Those who become tolerant to opioids can end up experiencing many problematic side effects. While tolerance itself naturally occurs during chronic opioid use, it can lead to problems like abuse, addiction, overdose, and dependence.
If you’re experiencing opioid tolerance, call 800-821-3880 now to speak with an addiction specialist.
What is Opioid Tolerance?
Tolerance, as defined by the NIDA, “occurs when the person no longer responds to the drug in the way that person initially responded.” People who become tolerant to opioids should be concerned about their intake of the drugs and watch themselves so that they do not abuse the drugs because of this.
Tolerance can occur after someone takes prescription opioids for a while, usually more than a few months. But tolerance will also occur in those who abuse prescription and illegal street drugs. “Regular use of heroin changes the functioning of the brain,” according to the NIDA, one of the results of which is tolerance. Dependence often occurs in conjunction with tolerance, but they are not the same.
- Dependence– When a person feels like he or she needs the drug and withdrawal symptoms occur when the drug is not taken.
- Tolerance– When a person who has been using a drug finds that higher and higher doses are needed in order to achieve the same or original effect.
Who Experiences Opioid Tolerance?
Anyone who takes opioids for a long amount of time will experience opioid tolerance. It does not necessarily mean that the person is abusing the drug, although it could lead to abuse if he or she is not careful. Those who do abuse opioids will also experience tolerance, and some will chase that original high the entire time they use opioids recreationally.
The NLM states that “the time it takes to become physically dependent varies with each individual.” This is also true for tolerance. Some factors will skew the general time it takes though, such as:
- The amount of the drug the person is taking every day
- Whether or not the person is abusing the drug
- If the person has already built up a tolerance to another type of drug or opioid drug
It is not uncommon, though, for any person who takes opioids for a long period of time to become tolerant to their effects.
Is Opioid Tolerance Dangerous?
In and of itself, not really. But opioid tolerance can become dangerous if a person begins to abuse the drug. The NIDA states, “When tolerance occurs, it can be difficult for a physician to evaluate whether a patient is developing a drug problem, or has a real medical need for higher doses to control their symptoms.” This is why opioid tolerance can become dangerous.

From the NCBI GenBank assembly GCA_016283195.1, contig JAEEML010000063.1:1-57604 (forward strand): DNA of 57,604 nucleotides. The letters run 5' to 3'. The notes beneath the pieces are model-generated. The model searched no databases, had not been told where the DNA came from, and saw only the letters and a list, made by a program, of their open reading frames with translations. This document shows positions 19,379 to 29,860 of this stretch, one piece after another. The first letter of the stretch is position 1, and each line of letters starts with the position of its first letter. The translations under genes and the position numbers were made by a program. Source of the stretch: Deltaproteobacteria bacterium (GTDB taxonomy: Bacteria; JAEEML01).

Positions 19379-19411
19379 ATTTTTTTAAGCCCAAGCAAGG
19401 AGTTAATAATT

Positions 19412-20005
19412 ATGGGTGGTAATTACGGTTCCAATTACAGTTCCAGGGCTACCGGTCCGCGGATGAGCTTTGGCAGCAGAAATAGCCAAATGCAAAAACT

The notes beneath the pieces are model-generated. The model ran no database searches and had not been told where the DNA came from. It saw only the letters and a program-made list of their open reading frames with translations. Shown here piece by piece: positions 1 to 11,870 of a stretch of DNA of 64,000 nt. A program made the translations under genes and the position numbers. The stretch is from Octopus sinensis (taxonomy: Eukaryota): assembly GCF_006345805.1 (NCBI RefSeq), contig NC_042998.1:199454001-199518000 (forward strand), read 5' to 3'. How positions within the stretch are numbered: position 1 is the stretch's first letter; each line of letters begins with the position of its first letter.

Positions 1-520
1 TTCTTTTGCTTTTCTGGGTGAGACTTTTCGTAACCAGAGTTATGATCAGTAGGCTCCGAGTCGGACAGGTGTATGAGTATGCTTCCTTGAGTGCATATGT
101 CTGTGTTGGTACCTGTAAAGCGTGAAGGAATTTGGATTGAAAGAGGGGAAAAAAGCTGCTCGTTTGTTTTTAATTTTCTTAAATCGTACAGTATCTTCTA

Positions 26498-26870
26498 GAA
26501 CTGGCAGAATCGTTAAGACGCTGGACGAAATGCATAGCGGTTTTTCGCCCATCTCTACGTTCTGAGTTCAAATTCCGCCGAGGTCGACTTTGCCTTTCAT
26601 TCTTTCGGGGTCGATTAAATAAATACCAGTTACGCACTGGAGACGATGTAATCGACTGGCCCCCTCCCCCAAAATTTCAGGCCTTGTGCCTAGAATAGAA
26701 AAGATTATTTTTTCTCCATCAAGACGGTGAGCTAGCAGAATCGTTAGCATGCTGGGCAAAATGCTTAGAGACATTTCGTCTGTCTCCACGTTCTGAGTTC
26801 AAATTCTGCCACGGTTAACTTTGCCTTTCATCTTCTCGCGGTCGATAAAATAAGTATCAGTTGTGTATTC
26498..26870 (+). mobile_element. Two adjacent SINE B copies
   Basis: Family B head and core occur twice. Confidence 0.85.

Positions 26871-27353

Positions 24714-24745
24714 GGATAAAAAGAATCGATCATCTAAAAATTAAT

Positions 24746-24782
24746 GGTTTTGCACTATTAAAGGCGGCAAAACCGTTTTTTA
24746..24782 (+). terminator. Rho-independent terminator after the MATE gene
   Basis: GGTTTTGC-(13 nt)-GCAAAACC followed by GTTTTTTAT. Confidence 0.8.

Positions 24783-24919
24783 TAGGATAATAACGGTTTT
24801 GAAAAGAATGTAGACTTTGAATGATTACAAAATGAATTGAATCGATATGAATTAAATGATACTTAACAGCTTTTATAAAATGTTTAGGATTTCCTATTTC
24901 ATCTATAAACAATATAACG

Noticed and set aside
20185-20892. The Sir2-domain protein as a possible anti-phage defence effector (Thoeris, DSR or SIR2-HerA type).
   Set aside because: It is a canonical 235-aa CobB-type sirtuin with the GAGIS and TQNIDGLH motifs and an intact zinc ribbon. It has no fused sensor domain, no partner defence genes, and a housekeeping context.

Opioid tolerance can lead to a host of other problems and consequences if you are not careful and you do not consult your doctor. Those who become tolerant to opioid drugs may eventually experience:
Someone taking opioids for pain may begin to take extras because the original dosage does not curb the pain any longer. If you do this without your doctor’s approval, you are abusing opioids.
People often become addicted as a consequence of opioid tolerance. If they start abusing these drugs, they will have to take more and more every time to feel the effects. This will often lead to the individual being unable to stop taking opioids, even if he or she knows that they are doing more harm than good.
Though tolerance and dependence can often occur simultaneously, a person who depends on opioids cannot feel normal without taking them. Physical withdrawal symptoms usually occur, and the person’s tolerance will drop severely after detoxing from the drug.
Overdose is a common consequence of tolerance. Many people who become tolerant to the effects of heroin or prescription opioids do not realize that they are taking too much of the drug. They will sometimes take so much that it harms them and causes respiratory depression, coma, and death.
It is important to note that the highest number of deaths due to opioid overdose are those which occur after detox treatment. As stated by the NLM, “because withdrawal reduces your tolerance to the drug, those who have just gone through withdrawal can overdose on a much smaller dose than they used to take.” Because of this high possibility for overdose, it is always important to know your tolerance for opioids and the effect it can have on you.
How Is Opioid Tolerance Treated?
There isn’t a specific treatment for just tolerance to opioids; most of the time, a person will become dependent as he or she becomes tolerant to the drugs. Then, the best treatment is to slowly taper off the use of the drug or have the person put on another type of opioid. This usually takes care of the tolerance too, as not taking in more of the drug for a while will cause the tolerance to ebb. For those who are addicted, detox is only the first part of the process and opioid addiction treatment must follow.
Sometimes, those who become tolerant to opioids but who still need to take them regularly can switch to a different type of medication that is prescribed to those who already have a high tolerance for these drugs. This does not cure opioid tolerance, but it can help with some of the issues involved when a person still needs to take opioids for pain. Some of these medications are:
- The highest concentration morphine oral solution (NLM)
As opioid tolerance can lead to many dangerous outcomes, the NIDA states, “physicians need to be vigilant and attentive to their patients’ symptoms and level of functioning to treat them appropriately” (NIDA 3). If you feel that you are building up a tolerance to the opioid medication that you are taking, discuss your issues with your doctor as soon as possible, as this can help to prevent some of the other issues that may follow opioid tolerance. Make sure never to stray from the prescribed dosage, even if you feel that you may need more, and look for the signs of abuse and addiction in yourself to catch them before it’s too late.